Mercedes EQG Rendered Using Regular G-Class Body and It Looks Pretty Weird

Before getting into what works and what doesn’t as far as this render is concerned, you should know that a fully electric G-Class from Mercedes is actually on its way and could break cover sometime in 2023. The German carmaker has even filed two motor vehicle trademarks earlier this month for an EQG 560 variant and an EQG 580.
2023 Mercedes EQG rendering 6 photos
2023 Mercedes EQG rendering2023 Mercedes EQG renderingMercedes-Benz G-ClassMercedes-Benz G-ClassMercedes-Benz G-Class
Daimler boss Ola Kallenius told the world that an electric G-Class would be happening back in 2018, during the global debut of the current G-Class. No additional details were provided, but we can safely assume that when the vehicle is ready, it will debut in two variants featuring electric motors on each axle, much like the EQS flagship.

That will mark the G-Class's second major transition, the first being from a military vehicle into a luxury vehicle. The EQG will also likely be one of the first fully electric genuine off-roaders, which means Mercedes can’t afford to allow for any range anxiety once you head out into the wilderness with one.

Stuttgart already took a step in that direction when it unveiled the EQC 4×4² concept, which stood 7.87 inches (20 cm) taller than the regular EQC. It even had more ground clearance than a G-Class. However, its powertrain was still that of a normal production EQC 400 model, meaning a dual-motor setup with an 80-kWh lithium-ion battery pack.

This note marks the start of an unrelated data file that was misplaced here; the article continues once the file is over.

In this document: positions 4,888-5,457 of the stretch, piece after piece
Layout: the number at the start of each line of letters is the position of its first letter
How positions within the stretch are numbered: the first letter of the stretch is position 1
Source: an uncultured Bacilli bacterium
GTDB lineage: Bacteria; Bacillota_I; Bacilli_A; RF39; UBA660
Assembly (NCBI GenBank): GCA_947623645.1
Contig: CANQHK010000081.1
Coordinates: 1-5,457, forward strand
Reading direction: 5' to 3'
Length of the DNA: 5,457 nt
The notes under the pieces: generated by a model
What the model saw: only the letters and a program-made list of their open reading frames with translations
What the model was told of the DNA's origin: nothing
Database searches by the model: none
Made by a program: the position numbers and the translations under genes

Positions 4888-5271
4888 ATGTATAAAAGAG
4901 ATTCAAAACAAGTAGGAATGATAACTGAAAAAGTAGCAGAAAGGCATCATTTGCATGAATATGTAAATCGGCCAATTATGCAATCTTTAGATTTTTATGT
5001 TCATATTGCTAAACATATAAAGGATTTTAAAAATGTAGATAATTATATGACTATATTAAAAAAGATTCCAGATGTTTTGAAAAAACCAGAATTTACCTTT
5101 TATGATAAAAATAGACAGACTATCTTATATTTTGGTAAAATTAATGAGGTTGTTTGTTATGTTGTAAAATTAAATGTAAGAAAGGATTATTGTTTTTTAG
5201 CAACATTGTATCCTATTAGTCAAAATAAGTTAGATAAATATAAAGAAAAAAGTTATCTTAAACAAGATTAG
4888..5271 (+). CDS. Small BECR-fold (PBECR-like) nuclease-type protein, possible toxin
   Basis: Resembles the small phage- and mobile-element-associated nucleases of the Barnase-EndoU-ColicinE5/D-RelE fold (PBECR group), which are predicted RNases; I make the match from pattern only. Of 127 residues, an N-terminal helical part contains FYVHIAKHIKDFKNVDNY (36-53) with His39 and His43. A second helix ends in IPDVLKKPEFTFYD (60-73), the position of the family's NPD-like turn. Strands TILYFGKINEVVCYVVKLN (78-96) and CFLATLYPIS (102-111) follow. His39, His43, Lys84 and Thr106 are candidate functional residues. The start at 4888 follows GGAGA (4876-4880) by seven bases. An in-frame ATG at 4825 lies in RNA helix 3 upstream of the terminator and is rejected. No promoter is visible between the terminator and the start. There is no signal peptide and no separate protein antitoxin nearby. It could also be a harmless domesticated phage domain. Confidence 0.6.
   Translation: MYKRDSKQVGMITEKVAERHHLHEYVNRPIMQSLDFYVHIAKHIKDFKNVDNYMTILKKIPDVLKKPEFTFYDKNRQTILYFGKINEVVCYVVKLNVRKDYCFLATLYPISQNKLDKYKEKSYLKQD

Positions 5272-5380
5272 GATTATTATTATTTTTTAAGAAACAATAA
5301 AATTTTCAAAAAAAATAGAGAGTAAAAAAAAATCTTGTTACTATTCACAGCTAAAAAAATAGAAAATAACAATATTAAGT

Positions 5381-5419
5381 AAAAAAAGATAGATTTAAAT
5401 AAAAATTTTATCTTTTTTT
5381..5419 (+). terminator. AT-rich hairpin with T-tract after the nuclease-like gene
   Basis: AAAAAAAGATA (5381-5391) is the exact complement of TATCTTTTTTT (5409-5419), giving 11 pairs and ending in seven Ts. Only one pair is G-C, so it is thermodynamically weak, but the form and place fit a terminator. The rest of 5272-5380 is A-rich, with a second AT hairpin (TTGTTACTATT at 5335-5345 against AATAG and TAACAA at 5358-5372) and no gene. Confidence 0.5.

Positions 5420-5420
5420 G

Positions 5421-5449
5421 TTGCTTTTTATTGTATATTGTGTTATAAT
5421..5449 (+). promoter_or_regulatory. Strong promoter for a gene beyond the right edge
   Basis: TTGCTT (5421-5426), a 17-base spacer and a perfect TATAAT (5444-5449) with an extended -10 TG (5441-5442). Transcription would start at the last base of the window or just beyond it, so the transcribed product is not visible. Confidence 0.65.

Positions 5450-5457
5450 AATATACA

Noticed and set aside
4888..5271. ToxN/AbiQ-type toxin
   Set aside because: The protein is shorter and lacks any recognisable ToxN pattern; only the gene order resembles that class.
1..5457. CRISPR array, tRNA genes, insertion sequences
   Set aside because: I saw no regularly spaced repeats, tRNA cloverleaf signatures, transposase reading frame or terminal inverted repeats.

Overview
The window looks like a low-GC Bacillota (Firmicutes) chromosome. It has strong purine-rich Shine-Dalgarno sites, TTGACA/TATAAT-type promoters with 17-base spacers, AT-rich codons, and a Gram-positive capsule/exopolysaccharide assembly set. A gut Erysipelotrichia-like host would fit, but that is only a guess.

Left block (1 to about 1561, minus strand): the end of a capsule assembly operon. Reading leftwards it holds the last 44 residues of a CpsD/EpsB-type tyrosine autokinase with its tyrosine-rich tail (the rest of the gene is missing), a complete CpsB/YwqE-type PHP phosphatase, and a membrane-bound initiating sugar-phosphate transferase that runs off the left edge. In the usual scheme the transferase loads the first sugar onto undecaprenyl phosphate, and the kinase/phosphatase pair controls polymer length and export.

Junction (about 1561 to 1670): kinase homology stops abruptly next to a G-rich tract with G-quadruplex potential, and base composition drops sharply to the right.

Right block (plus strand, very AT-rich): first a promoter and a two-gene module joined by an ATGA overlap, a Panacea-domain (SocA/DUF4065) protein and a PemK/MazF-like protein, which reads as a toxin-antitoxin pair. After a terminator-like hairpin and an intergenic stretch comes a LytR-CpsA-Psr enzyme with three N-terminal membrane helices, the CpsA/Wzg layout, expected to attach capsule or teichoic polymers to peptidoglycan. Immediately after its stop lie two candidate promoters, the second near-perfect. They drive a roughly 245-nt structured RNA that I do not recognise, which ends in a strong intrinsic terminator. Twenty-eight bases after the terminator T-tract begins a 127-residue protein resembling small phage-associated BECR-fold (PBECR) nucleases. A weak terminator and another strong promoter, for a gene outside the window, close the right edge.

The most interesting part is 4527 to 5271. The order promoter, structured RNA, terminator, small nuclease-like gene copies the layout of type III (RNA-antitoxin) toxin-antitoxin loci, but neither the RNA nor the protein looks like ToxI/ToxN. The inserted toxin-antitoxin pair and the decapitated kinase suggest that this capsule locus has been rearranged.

Mind you, the upcoming EQG will look nothing like that concept, and Mercedes will likely go one of two ways. It can either shove a fully electric drivetrain into a regular G-Class body and call it a day or go with some partial redesign, which would probably include a different front fascia.

This render by superrenderscars delivers just that: a regular G-Class body with an EQ-style front end. The result is a little weird in the sense that it makes the G-Wagen look too pretty and not in a good way. This is, after all, a rugged vehicle, and its signature boxy styling characteristics should be there to stay. Let’s hope Mercedes knows what it’s doing.


Would you like AUTOEVOLUTION to send you notifications?

You will only receive our top stories